Guava trees (Psidium guajava) are small fruit trees native to the American tropics. They are usually cultivated for their fruit but are also attractive shade trees for tropical or subtropical climates. If your guava leaves are turning purple or red, you’ll need to figure out what is wrong with your tree. Read on to find out why you see purple or red guava leaves on your tree.
Why are My Guava Leaves Changing Color?
Guava trees are normally small evergreen trees. Healthy leaves are stiff and slightly leathery, a dull green, and smell good when you crush them. If you see purple guava leaves, you may be asking, “Why are my guava leaves changing color?” Although there are several possible causes, the most likely reason for purple or red guava leaves is chilly weather. If you see your guava tree turning red or purple, it may be caused by cold. Guavas are native to tropical areas and only grow in very warm areas like Hawaii, southern Florida, or southern California. Ideally, these trees prefer a temperature range between 73 and 82 degrees F. (23–28 C.) They can be damaged or killed by temperatures of 27 to 28 degrees F. (-3 to -2 C.), while mature trees are somewhat hardier. If the temperature has dropped near or below these levels lately, this cold snap is likely the cause of your red or purple guava leaves. You’ll need to assist the tree to stay warm. If the guava tree turning red/purple is young, transplant it to a warmer, more weather-protected site near the house. If it is a mature tree, consider using a plant cover when temperatures are likely to fall.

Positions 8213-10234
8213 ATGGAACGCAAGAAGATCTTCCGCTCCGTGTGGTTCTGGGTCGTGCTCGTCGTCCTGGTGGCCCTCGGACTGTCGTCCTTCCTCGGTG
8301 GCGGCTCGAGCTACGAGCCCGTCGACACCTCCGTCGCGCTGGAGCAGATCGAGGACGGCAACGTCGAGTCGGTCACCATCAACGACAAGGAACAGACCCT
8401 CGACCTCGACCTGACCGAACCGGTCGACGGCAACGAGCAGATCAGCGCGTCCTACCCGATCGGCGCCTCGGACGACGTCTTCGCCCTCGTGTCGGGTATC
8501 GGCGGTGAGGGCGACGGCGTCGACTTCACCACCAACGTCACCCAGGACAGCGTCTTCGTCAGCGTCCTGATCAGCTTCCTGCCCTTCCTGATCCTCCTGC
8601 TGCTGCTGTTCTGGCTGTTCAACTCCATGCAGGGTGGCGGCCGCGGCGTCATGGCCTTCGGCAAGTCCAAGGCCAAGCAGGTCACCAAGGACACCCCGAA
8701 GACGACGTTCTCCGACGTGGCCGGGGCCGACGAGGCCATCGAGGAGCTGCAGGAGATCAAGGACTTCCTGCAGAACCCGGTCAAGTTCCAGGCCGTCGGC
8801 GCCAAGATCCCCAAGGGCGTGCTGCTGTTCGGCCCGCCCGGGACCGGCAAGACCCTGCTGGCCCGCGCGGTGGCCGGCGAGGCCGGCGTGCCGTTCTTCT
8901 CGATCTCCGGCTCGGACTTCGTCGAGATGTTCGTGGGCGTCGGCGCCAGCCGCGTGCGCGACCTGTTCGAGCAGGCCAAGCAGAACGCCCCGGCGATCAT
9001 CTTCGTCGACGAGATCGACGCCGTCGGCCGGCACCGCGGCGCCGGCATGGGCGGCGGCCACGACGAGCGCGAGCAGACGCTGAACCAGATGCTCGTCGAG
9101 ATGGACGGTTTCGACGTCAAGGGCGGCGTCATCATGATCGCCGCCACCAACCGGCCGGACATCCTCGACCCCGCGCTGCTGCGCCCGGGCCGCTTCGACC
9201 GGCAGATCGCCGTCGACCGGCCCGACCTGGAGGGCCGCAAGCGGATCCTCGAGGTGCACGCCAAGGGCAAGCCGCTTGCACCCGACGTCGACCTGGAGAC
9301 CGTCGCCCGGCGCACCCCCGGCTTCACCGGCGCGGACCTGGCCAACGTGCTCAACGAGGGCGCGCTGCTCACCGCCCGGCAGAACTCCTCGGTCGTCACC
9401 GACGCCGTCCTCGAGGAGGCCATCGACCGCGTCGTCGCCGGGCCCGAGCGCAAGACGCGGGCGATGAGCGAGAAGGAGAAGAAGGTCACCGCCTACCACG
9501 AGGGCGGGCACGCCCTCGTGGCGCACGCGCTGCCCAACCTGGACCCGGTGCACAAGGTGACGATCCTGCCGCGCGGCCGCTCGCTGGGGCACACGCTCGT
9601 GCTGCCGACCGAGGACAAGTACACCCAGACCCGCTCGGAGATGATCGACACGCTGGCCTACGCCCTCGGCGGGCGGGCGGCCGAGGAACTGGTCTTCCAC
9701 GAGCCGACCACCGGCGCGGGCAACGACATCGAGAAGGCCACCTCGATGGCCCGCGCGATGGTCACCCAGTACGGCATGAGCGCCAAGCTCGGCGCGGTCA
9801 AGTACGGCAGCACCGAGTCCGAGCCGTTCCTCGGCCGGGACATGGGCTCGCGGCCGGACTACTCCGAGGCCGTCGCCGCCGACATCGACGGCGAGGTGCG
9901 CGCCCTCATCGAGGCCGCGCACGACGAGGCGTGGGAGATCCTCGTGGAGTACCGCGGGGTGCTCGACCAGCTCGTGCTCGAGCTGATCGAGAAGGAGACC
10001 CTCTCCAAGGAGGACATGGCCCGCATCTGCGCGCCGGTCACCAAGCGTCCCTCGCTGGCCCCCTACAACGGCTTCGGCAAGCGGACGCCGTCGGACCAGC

Other Causes for a Guava Tree Turning Red/Purple
You may also see the leaves of your guava tree turning red if it has spider mites. These are tiny insects that lurk on the underside of the leaves. You can get rid of them by hosing off the leaves or washing them with a solution of dishwashing soap and water. When guava leaves are turning purple or red, the tree may also be lacking required nutrients. This is especially true when they are grown in alkaline soil. Be sure that the tree is growing in soil with some organic content and apply an appropriate fertilizer to keep the tree healthy.
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Teo Spengler has been gardening for 30 years. She is a docent at the San Francisco Botanical Garden. Her passion is trees, 250 of which she has planted on her land in France.
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